Know Truly How Hard You’re Training: With power data, you can know your actual training volume, intensity, stress, and fatigue. Your Training Stress Scores can also show you your trends in these measures over time.
Better Recovery: If you don’t recover adequately, you’re not actually training; you’re just beating yourself down. You are probably familiar with the formula Training = Stress + Rest. But how much stress is enough? How much is too much? How often do you need to take a day off? How many days of recovery do you need after a big training block? If you understand the correct amount of recovery you need based on the data from your power meter, your training will be better.
Power Meters Offer Precision Tapering: Tapers and their effectiveness can vary greatly among athletes. Some athletes feel that they shouldn’t taper at all, some are trying to figure out how long to taper, and others are just trying to find out what type of taper to do. When you have data from your power meter that measures training stress and fatigue, you can use it to better plan and perfect your taper, down to specific target numbers. When you can taper with precision, you’ll know you are ready when you toe the start line.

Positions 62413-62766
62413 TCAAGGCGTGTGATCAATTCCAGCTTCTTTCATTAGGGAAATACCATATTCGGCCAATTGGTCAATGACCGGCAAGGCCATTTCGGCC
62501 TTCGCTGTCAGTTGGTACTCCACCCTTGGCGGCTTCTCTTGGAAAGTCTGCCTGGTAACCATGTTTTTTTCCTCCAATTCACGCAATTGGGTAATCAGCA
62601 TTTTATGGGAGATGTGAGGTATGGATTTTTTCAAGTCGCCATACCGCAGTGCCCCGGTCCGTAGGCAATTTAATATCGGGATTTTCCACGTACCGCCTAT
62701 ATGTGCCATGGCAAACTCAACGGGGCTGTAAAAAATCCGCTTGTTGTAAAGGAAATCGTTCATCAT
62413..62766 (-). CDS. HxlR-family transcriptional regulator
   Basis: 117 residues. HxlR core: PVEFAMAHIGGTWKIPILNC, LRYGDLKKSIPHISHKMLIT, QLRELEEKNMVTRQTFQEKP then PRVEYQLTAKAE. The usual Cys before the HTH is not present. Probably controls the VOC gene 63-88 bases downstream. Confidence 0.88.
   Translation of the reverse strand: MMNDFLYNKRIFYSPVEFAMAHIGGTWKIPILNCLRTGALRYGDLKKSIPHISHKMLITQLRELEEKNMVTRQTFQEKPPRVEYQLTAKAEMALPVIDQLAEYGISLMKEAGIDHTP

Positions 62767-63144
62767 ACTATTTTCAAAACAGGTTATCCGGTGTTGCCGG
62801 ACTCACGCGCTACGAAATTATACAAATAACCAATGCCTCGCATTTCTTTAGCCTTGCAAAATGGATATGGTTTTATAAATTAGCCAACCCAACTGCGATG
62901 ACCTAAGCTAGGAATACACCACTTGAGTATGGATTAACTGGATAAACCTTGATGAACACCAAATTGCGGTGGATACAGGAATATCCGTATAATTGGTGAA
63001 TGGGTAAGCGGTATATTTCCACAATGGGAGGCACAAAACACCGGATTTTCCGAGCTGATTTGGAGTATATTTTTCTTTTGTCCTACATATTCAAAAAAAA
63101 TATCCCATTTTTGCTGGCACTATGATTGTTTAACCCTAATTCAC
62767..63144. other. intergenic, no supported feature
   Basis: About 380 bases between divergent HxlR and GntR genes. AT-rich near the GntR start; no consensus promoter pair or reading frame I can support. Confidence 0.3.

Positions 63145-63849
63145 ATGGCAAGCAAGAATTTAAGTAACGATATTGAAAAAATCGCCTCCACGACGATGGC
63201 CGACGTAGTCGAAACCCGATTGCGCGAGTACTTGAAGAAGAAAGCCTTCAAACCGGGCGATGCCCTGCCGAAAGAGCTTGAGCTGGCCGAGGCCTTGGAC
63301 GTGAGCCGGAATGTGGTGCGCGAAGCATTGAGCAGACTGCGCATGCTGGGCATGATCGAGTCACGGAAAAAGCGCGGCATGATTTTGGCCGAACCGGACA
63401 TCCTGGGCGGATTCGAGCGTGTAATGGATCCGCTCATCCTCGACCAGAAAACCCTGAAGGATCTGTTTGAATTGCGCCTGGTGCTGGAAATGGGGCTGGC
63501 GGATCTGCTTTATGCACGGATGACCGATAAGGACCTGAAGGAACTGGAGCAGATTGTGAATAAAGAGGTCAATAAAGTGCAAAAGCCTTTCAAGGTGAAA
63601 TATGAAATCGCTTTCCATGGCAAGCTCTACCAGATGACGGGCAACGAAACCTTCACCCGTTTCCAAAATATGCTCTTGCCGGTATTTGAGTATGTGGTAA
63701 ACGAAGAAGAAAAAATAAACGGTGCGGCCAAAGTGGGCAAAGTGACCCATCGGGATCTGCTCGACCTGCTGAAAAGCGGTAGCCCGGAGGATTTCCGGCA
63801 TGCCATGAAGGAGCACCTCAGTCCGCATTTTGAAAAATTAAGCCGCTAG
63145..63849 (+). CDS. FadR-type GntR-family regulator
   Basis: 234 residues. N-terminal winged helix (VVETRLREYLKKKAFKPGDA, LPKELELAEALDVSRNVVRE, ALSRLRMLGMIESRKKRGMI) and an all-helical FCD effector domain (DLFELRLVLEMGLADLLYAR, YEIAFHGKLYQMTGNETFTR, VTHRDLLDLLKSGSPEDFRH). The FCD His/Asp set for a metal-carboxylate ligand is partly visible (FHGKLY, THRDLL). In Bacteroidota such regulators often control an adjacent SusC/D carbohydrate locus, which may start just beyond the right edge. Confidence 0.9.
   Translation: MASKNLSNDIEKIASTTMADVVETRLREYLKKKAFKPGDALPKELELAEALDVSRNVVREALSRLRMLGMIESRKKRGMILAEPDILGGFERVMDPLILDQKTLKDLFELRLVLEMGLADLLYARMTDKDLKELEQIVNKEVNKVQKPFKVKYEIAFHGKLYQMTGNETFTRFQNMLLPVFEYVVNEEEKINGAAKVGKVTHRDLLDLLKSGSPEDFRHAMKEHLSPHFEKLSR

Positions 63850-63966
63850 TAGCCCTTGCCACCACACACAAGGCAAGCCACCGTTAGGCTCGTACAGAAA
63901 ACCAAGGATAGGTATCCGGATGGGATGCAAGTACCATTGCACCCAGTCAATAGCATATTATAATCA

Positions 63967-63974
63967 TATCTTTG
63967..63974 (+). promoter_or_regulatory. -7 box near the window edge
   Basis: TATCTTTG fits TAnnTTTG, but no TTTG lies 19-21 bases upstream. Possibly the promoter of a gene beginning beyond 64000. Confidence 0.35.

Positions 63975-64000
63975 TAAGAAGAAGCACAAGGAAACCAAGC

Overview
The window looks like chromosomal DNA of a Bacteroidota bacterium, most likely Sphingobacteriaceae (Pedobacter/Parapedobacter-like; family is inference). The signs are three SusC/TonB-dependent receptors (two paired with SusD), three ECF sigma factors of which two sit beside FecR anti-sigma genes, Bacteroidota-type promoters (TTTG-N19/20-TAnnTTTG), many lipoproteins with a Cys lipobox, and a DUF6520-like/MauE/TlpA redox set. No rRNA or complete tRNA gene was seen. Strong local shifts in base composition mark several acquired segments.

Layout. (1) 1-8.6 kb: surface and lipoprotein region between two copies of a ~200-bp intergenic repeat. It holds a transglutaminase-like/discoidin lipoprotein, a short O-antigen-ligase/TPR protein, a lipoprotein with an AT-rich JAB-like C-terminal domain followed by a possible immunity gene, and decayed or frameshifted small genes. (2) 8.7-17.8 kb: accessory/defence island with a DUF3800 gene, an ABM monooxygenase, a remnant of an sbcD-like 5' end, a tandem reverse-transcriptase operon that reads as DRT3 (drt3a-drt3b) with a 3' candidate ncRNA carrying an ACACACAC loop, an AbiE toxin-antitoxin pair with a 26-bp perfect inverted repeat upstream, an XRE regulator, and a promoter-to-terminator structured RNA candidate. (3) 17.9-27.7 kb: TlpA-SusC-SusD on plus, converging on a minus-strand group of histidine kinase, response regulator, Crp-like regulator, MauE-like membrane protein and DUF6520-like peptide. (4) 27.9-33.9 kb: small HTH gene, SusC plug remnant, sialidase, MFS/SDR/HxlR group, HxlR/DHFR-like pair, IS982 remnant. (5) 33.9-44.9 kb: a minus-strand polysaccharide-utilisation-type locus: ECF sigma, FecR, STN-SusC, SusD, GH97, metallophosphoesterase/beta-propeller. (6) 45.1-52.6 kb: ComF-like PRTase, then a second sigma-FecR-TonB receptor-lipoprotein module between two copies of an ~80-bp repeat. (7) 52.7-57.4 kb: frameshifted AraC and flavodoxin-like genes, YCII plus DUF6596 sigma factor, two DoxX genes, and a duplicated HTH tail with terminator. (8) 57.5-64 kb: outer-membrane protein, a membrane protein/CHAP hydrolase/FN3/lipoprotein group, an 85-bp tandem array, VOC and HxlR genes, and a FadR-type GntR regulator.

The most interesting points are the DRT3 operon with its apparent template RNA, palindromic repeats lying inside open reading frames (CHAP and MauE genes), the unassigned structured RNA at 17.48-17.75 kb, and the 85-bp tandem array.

Warm-Up Without Wasting Energy: There’s no use expending more energy before a race than absolutely necessary. With the data from your power meter, we can dial in specific intensities and certain physiological systems to deliver a high-quality warm-up that will prepare you fully for your race.
Power-to-Weight Ratios: Your power meter will identify your power-to-weight ratio, which can tell you a lot (including your ideal racing weight). If you’re looking to break 3 hours for the marathon, reaching a certain power-to-weight ratio might be a very effective metric on which to base your training and diet.
Speed per Watt: Possibly the most important concept in this book, and arguably the biggest advantage of a power meter, is a better understanding of how the watts you produce are converted into speed. This insight into your running is something you could never measure until now.
Is Your Training Working? At the end of your season, the data you’ve accumulated from your power meter can be invaluable in assessing how well your training plan worked and what to do next. Your power meter will offer a detailed look into yourself as an athlete, and your power meter data gives you an unparalleled view of your season’s ups and downs.
Pacing to Win: A power meter can help you establish and maintain the correct pace, even on courses where establishing the right rhythm is difficult. For example, if you’re preparing for a hilly course that requires perfect pacing, your power meter can help you dial in the exact output pace you need to hold throughout the varying terrain.
Know When to Open the Throttle: Let’s say your race is going really well, perhaps even better than expected and you feel like you’ve got more you can give. Your power meter can give you an objective assessment of your running condition and can help you determine—even in the middle of a race—when you have the form to open the throttle.